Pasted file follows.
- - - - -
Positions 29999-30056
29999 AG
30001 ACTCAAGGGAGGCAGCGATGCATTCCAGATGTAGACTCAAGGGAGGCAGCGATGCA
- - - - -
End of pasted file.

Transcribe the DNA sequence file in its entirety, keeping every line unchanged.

Positions 29999-30056
29999 AG
30001 ACTCAAGGGAGGCAGCGATGCATTCCAGATGTAGACTCAAGGGAGGCAGCGATGCA